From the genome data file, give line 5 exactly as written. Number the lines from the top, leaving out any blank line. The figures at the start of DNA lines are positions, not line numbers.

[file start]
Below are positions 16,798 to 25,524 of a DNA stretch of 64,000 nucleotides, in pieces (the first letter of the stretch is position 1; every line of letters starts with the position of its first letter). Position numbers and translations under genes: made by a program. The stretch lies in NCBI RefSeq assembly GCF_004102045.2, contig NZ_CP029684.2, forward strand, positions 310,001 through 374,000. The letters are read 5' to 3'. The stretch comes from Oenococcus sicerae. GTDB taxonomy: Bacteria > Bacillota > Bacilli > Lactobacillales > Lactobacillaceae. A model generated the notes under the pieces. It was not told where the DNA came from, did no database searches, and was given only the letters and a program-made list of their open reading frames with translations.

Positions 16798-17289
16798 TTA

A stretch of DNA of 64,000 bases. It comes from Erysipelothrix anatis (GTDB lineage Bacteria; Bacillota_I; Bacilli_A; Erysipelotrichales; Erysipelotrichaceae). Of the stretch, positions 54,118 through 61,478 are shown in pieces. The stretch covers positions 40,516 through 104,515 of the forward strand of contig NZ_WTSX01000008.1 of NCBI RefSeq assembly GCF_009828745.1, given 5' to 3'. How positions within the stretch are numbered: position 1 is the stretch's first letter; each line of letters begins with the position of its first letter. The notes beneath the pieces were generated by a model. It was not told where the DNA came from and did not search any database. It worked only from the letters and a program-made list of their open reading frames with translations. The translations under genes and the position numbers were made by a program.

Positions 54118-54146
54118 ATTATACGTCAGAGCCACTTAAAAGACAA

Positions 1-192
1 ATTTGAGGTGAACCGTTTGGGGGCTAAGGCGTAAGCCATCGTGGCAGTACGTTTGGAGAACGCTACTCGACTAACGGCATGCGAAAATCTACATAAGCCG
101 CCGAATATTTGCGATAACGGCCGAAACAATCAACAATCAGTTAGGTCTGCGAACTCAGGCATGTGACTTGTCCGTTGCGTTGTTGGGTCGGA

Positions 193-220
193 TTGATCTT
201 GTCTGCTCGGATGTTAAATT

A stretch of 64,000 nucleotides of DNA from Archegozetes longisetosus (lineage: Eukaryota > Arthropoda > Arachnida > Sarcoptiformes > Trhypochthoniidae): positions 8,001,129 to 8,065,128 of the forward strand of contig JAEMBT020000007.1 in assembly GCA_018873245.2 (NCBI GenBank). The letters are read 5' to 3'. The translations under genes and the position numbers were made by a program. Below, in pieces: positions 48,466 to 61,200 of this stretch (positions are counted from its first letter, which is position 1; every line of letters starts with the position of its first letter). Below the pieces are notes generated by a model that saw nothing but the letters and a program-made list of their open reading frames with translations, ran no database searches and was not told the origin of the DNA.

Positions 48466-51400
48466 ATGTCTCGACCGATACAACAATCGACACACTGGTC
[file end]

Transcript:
Positions 54118-54146